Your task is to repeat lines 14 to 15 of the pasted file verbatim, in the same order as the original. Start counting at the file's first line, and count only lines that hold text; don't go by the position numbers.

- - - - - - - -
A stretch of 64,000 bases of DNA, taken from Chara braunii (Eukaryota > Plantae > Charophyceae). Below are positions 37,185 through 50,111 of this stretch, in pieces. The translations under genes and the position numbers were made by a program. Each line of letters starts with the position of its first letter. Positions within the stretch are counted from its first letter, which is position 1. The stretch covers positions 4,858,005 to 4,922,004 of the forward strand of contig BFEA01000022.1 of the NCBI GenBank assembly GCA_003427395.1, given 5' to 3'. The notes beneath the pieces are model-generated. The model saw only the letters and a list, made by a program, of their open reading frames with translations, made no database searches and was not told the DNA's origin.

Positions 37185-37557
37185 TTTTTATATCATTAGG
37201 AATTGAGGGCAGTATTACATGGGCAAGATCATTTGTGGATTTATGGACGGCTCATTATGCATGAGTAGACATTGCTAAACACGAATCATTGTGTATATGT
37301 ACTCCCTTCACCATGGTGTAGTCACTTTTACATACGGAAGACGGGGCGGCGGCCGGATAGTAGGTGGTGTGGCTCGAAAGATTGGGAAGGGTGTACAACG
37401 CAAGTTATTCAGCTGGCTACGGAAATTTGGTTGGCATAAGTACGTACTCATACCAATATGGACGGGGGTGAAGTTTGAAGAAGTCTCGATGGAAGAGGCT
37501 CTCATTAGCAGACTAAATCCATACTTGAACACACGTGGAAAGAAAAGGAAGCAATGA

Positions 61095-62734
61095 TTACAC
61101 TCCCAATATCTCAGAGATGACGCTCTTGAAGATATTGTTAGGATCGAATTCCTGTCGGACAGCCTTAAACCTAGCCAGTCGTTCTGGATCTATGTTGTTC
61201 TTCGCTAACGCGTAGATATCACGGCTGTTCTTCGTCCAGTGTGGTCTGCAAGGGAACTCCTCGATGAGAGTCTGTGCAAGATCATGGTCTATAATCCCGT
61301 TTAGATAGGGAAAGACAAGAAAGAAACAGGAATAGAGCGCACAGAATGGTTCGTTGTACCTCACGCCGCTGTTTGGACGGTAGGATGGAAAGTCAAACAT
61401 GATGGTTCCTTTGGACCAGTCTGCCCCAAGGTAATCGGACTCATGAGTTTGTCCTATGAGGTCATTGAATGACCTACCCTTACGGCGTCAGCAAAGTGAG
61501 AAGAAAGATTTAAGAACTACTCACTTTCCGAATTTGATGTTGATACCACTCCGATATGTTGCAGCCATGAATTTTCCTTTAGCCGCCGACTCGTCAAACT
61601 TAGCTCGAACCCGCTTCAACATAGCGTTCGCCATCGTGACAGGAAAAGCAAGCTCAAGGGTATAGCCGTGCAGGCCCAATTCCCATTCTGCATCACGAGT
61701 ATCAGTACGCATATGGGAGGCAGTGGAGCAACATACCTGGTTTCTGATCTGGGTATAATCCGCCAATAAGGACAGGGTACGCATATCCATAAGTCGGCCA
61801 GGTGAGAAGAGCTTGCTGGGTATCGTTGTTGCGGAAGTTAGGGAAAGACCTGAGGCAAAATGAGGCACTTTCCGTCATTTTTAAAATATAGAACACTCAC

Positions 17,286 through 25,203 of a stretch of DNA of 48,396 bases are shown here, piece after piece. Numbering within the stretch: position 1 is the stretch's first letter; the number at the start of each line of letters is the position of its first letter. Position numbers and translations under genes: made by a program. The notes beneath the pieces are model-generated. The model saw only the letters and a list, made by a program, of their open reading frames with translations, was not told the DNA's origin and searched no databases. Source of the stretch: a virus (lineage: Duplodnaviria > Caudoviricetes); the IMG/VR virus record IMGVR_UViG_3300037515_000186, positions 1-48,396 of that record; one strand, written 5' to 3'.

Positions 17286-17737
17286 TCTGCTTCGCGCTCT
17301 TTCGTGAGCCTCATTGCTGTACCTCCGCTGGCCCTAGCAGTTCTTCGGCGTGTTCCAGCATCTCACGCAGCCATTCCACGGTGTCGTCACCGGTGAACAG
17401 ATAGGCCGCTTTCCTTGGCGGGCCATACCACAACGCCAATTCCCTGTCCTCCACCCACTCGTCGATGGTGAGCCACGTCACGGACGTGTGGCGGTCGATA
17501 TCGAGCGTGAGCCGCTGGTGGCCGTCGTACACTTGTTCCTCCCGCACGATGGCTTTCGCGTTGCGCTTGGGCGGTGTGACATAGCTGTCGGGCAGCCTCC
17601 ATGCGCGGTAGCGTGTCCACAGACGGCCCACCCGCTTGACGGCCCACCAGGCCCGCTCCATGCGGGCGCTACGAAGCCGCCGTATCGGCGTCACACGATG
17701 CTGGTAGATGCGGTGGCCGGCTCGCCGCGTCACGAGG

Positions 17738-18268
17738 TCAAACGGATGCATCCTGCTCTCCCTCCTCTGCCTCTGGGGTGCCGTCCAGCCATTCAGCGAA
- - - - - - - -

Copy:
61501 AAGAAAGATTTAAGAACTACTCACTTTCCGAATTTGATGTTGATACCACTCCGATATGTTGCAGCCATGAATTTTCCTTTAGCCGCCGACTCGTCAAACT
61601 TAGCTCGAACCCGCTTCAACATAGCGTTCGCCATCGTGACAGGAAAAGCAAGCTCAAGGGTATAGCCGTGCAGGCCCAATTCCCATTCTGCATCACGAGT